Now we turn to I Corinthians 15, where St. Paul writes, “I want to remind you of this Gospel I preached to you, which you received and on which you have taken your stand. By this Gospel you are saved, if you hold firmly to the word I preached to you. Otherwise you have believed in vain” (v. 1-2).
Paul, who was then known as Saul, had heard about Jesus who was tried by Pontius Pilate, persecuted by the religious leaders, and finally sentenced to crucifixion at Calvary. Now Jesus’ followers were teaching that he had been raised from the dead. Many were being won as his believers, and little groups were organizing to learn more about him and become his witnesses. This small sect had to be stopped, and Saul wanted to have a big part in doing it.
So he went to the high priest and asked for letters allowing him to take any of those he found belonging to “the Way” as prisoners to Jerusalem. Permission was granted, and Saul set out. As he neared Damascus on his journey, suddenly a light from heaven flashed around him. He fell to the ground and heard a voice say, “Saul, Saul, why do you persecute me?”
“Who are you, Lord?” Saul asked.
“I am Jesus, whom you are persecuting. Now get up and go into the city, and you will be told what to do.”
The men traveling with Saul stood there speechless; they heard the sound but did not see anyone. Saul got up from the ground, but when he opened his eyes he could see nothing. So they led him by the hand into Damascus.
In Damascus there was a disciple named Ananias. The Lord said to him, “Go to the house of Judas on Straight Street and ask for a man named Saul. He is blind. In a dream he has seen you. Restore his sight.”
Ananias was hesitant because he had heard about Saul, but the Lord said to Ananias, “Go! This man is my chosen instrument to carry my name before the Gentiles and their kings and before the people of Israel. I will show him how much he must suffer for my name.”
Ananias found Saul, talked to him about Jesus, and baptized him. Saul stayed in Damascus for a few days and began to preach in the synagogues that Jesus is the Son of God. His message was so powerful that the Jews decided to kill him. But his friends managed to get him out of the city, and Saul returned to Jerusalem where he tried to join the disciples. (Taken from Acts 9:1-26.)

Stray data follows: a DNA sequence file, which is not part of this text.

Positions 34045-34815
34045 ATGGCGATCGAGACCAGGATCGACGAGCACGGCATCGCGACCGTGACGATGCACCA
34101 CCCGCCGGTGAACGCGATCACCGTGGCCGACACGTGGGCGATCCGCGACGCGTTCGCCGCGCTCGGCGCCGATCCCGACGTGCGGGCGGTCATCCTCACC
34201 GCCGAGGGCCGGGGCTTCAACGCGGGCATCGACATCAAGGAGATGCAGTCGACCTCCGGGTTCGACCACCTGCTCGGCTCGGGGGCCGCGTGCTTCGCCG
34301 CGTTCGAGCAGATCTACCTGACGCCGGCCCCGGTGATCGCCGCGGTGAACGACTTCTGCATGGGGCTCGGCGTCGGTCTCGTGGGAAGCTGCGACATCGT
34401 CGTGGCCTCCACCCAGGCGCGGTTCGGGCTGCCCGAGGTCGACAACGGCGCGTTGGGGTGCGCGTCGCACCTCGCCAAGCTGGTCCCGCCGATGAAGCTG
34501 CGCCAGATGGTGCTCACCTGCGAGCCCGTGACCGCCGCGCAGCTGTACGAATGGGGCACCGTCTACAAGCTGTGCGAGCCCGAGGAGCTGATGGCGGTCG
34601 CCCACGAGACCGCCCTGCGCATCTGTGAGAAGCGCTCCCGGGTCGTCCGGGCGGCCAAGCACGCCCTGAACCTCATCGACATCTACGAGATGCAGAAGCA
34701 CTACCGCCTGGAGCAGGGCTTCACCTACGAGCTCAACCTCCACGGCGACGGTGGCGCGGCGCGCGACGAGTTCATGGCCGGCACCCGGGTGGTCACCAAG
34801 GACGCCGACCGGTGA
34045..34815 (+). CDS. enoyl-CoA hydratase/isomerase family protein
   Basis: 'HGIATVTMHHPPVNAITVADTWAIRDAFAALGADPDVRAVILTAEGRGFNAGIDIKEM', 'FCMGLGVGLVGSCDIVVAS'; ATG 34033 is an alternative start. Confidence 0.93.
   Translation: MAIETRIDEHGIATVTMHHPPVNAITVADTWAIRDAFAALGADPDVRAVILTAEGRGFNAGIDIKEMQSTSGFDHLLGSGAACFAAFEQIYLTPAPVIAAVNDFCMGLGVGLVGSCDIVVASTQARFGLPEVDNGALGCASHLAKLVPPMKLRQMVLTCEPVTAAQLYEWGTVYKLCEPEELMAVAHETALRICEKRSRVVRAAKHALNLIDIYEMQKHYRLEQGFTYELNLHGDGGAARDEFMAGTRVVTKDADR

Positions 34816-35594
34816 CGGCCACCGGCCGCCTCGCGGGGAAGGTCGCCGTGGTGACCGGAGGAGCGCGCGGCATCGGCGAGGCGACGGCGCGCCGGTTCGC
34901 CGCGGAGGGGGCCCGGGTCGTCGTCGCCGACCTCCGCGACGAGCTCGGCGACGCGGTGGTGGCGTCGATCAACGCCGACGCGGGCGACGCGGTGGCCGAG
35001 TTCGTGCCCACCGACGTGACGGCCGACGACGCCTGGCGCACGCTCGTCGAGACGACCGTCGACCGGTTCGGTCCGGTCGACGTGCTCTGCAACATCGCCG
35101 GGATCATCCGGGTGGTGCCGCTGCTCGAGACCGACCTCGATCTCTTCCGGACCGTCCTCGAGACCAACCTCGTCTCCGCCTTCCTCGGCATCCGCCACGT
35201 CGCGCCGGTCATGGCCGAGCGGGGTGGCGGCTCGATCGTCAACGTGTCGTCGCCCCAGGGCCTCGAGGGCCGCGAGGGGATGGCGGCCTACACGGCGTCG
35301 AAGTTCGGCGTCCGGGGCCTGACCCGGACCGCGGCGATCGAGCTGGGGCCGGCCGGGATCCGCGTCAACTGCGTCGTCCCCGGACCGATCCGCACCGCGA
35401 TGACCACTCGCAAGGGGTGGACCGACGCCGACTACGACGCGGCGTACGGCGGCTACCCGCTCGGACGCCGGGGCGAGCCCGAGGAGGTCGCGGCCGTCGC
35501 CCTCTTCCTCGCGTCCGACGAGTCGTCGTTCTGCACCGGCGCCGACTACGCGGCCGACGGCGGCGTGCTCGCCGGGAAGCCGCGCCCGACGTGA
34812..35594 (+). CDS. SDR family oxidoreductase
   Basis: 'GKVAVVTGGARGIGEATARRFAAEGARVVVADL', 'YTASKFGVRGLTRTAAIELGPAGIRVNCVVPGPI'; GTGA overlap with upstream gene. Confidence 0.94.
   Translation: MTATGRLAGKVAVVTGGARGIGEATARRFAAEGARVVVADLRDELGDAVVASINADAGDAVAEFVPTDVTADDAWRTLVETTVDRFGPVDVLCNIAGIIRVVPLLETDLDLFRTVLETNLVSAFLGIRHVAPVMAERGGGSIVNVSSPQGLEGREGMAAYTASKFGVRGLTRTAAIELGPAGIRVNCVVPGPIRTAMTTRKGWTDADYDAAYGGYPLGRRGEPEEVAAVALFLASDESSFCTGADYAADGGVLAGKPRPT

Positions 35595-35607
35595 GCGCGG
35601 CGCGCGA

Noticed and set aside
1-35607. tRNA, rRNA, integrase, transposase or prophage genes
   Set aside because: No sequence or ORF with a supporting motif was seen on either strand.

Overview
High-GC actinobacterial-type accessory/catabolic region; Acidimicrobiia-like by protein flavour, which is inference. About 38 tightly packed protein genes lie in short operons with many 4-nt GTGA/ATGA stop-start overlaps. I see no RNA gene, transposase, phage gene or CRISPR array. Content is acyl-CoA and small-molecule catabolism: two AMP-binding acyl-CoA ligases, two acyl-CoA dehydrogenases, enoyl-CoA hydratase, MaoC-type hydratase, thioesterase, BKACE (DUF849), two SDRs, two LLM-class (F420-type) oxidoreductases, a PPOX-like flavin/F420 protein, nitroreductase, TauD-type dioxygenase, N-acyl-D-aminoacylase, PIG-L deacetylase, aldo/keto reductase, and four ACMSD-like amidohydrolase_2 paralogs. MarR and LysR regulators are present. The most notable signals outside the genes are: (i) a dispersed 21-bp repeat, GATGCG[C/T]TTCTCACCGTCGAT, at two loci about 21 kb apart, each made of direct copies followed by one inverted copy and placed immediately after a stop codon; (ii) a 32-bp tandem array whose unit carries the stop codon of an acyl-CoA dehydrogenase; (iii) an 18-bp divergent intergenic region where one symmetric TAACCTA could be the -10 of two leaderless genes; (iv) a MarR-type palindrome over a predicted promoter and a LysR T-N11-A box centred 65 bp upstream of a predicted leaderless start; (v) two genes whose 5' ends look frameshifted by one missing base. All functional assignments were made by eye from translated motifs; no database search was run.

On the basis of this experience, Saul, whom we will now refer to as Paul, could say to the Corinthians, “Brothers, I want to remind you of the gospel I preached to you, which you received and on which you have taken your stand” (1 Corinthians 15:1).
Paul emphasized that he had received this message. It was not something he had made up or learned from others. Christ appeared to Paul. And Paul gives the Corinthians and the world Ð including us Ð this Gospel.
In a report from one of our nation’s largest investment companies, an officer pointed his readers to the future when he said, “Our history is rooted in those basics from which we have not strayed.” He wanted those who had invested in stocks and bonds to know that their company, which had experienced great losses, still had a solid foundation, and on those principles they would build their business in the future, just as they had in the past.
I know little about this company, and my point is not to enter the financial world of which I also know little, but I like his statement: “Our history is rooted in those basics from which we have not strayed.”
Paul, in his commentary in I Corinthians gives the basics of our Christian faith. Listen to these glorious words: “For what I received I passed on to you as of first importance: that Christ died for our sins according to the Scriptures, that he was buried, that he was raised on the third day according to the Scriptures . . .” (vs. 3-4).
These are the basics that we who are Christians, as individuals and as a church, must pass on to our world. We are to carry the message of the resurrection to our families, communities, nation, and elected leadersÑto all people. We must pass it on.
Within the past year I attended a meeting of men who had invited a leader within the Muslim faith to speak about his beliefs. He was an educated gentleman who expressed his convictions well and was quite positive in what he believed. One had to respect him for this. He has this right in our nation.
After his presentation, each man in attendance asked him a question. The questions were not confrontational but dealt primarily with issues like the religious customs in their homes and what relationship Islam’s teachings had to the war in Iraq. When it was my turn I, too, tried to be kind and shared that there were parts of the Christian faith we had in common with them. However, I also wondered about a different, more important issue. This man has no Savior. I am a sinner, and I have a Savior who has died and been raised to pay the price for my sins. Through faith in Jesus, I have forgiveness for my sins. What about his savior?
The speaker said that in his religion there was another way to deal with sins that did not call for a Savior. A huge difference.
Leaving the meeting, a friend grabbed my hand and thanked me for my question to the speaker. He said, “I, too, need a Savior.”
Yes, we all need a Savior. In this perilous time, Jesus, the risen Lord, walks with us. We build our lives, our families, and Ð I would pray, though I am not sure it is true Ð our nation on the Risen Lord. He alone can heal our storms of life. He comes to us today, as he came to his disciples of old, and says, “Come with me by yourselves to a quiet place and get some rest” (Mark 6:31).
In these quiet times with this Savior we find our strength and comfort. Only then does life still make some sense in a culture that has lost its way.
Yes, friend, it is another Easter Sunday, assuring us that Christ lives and wants to live in our lives.